Welcome to the first post in our series of 10 SAT Essay Theme Guides. Check back next Tuesday for the second installment. 🙂
For students who have been asked since they were five years old what they wanted to be when they grow up, success and goals are familiar topics. But does that make them an easier topic to write an academic essay on? You’ll have to answer that for yourself, but take a look at the following guide on these SAT essays to help you succeed! (Ha, see what I did there? No, not funny? Oh okay, going to go cry in a corner now…)
- When some people win, must others lose, or are there situations in which everyone wins?
- Can success be disastrous?
- Is moderation an obstacle to achievement and success?
- Do people succeed by emphasizing their differences from other people?
- Is solitude—spending time alone—necessary for people to achieve their most important goals?
- Is real success achieved only by people who accomplish goals and solve problems their own?
- Do people have to pay attention to mistakes in order to make progress?
- Are optimistic, confident people more likely than others to make changes in their lives?
- Do idealists contribute more to the world than realists do?
- Are people likely to succeed by repeating actions that worked for them in the past?
- Is it better to aim for small accomplishments instead of great achievements?
- Are people likely to be dissatisfied rather than content once they have achieved their goals?
1. Outliers (book) by Malcom Gladwell.
This is by far the most helpful source for intelligent and statistically proven ideas on how success is reached. If you have the time I highly suggest getting this book from your local library because it’s an entertaining quick read by one of my personal favorite authors. It covers everything from what makes professional hockey players successful, to the complicated relationship IQ has to success. If you don’t have time to read the full version, I suggest the wiki synopsis.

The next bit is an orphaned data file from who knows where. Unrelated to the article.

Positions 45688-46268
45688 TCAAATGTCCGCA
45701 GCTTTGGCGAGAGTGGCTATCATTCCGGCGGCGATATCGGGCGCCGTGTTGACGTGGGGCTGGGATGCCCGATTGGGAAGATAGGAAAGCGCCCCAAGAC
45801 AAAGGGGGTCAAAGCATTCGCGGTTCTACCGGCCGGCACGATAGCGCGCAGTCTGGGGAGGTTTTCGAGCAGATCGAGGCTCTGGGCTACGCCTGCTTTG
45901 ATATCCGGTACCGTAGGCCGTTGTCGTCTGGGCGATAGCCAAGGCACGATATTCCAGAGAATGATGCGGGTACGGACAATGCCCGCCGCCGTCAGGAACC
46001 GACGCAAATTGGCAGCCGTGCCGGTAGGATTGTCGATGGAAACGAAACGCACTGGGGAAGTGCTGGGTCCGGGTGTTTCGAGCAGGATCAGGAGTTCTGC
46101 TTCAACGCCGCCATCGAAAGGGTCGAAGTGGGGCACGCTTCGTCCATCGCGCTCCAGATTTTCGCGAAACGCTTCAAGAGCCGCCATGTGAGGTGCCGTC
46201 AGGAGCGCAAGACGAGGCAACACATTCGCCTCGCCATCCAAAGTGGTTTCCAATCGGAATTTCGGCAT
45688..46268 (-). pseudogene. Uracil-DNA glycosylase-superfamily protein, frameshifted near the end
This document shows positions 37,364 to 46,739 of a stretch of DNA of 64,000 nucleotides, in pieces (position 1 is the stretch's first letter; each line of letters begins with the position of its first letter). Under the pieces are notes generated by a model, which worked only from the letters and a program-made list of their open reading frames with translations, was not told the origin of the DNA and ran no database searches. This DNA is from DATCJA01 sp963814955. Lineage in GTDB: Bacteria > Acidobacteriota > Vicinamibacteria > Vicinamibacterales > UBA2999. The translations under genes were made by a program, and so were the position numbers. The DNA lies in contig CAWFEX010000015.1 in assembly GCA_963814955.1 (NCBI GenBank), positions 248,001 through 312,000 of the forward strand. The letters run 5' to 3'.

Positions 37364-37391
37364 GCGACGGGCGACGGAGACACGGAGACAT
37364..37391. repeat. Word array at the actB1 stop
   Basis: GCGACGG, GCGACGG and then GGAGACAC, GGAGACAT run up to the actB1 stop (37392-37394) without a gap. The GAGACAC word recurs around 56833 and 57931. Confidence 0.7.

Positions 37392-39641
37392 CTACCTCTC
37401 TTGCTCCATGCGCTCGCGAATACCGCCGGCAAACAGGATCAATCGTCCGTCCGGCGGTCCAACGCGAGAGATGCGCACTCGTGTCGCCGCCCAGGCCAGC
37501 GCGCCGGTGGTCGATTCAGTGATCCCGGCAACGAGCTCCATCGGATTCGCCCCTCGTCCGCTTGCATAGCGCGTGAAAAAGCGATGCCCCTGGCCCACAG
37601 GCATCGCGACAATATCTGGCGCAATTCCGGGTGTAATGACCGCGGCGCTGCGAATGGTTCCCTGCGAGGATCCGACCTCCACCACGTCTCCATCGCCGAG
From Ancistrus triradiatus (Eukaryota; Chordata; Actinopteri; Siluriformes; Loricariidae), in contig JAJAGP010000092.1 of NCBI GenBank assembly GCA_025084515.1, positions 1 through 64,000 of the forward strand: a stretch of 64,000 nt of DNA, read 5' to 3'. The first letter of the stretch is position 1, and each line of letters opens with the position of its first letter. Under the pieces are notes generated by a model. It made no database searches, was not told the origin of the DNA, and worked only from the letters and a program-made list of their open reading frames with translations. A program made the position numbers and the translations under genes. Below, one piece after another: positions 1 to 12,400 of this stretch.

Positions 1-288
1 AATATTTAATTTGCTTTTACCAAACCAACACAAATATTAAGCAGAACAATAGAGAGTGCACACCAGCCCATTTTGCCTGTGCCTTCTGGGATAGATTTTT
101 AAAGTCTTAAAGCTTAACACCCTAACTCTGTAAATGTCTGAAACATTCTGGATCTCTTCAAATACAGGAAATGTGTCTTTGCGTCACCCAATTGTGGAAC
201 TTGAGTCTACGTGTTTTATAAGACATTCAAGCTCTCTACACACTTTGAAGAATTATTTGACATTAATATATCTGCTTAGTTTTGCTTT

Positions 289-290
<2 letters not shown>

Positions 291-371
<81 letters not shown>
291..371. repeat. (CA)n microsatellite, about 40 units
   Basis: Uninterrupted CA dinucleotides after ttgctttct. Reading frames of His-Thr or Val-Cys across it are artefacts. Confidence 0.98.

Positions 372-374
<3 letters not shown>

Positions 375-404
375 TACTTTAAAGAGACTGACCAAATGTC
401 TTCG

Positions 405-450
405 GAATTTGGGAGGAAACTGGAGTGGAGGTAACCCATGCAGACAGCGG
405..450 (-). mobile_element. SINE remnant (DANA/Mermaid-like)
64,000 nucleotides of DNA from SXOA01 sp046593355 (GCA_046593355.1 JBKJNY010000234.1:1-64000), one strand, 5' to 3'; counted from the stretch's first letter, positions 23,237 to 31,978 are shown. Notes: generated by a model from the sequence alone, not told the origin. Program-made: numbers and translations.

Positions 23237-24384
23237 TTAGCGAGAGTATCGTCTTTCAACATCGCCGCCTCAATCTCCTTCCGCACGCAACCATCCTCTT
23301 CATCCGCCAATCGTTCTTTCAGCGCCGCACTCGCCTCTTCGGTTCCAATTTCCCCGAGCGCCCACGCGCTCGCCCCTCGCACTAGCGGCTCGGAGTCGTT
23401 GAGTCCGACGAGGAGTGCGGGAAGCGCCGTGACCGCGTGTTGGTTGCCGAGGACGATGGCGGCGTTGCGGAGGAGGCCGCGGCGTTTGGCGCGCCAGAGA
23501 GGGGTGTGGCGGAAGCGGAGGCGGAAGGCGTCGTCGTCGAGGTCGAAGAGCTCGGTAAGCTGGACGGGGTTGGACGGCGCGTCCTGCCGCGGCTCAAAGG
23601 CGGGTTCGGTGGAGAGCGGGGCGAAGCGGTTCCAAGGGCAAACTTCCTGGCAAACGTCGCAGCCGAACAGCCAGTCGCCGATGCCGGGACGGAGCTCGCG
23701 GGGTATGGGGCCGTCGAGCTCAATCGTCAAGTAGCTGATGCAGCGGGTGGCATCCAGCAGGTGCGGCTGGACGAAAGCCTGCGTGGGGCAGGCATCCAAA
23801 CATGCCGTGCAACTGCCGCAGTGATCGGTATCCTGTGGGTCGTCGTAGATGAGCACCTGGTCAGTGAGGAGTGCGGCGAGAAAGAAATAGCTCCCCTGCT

2. The Key to Success is Grit (TED Talk) by Angela Lee Duckworth
If you’re looking for a good argument against high IQ equating success, Duckworth provides a great insight into the minds of hundreds of her students sometimes perplexing success and failure in the light of IQ. It’s 6 minutes of praise for the hardworking.
3. “Does ‘What You Know’ Beat ‘Who You Know’?” (online article) on Lifehacker
This might not be the best source to quote directly, but it does provide some interesting perspectives to jog your brain in this direction.
Prompt: Is solitude—spending time alone—necessary for people to achieve their most important goals?
Thesis: Solitude is not necessary to reach goals, because people’s most important goals are often achieved with the help of others.
- Professional hockey players need the help of coaches, training partners, and teams to hone their skills in order to achieve their goal of winning matches. [source: Outliers]
- Scientists use research methods like blind experiments to independently verify the important scientific discoveries. This means they literally cannot achieve their goal of significant scientific achievement without the help of other researchers.
- One of the most traditionally agreed-upon important steps in becoming a successful businessperson is building a social network. [Lifehacker Article].
The Example Essay
In light of the fact that the wheel has already been invented, here is the Sparknotes examples and explanations of two example essays. Enjoy (or at the very least try).
1. Using yourself as an example. It’s very tempting, and easy to think of examples from your own life, but I caution against the personal anecdote in these essays. The reason being your success is pretty much unproven—it’s simply not strong evidence unless you have some sort of high-level award or national rank. Try to only use your life events as a last resort.
2. Using cliché examples. C’mon now, you know everyone is going to use Jay Gatsby. If he’s really the only one you can think of, he’s better than using your story about getting second place in the swim meet. But if you’re aiming for a higher score it’s really much more impressive if you can pull out some more sophisticated evidence.
3. Oversimplifying ideas. If you’re trying to argue simply that IQ=success, pause. At what age do you measure that IQ? What constitutes success—is it big bank on Wall Street, or artistic flow and personal happiness? These are rather complex ideas, try not to gloss over them as you might in conversation with your friends.
4. Failing to recognize counterarguments. Again to use the IQ=success assertion, you need to recognize that there are many other factors that go into success. Talk about grit. Talk about personal networks. Refute that these are more important than your point, and add them into your thesis to make it more nuanced.
Essays on this theme often seem deceptively simple. If you’re aiming for a high-scoring essay and are looking to polish your already strong writing skills try to avoid personal anecdotes and write complex thesis statements.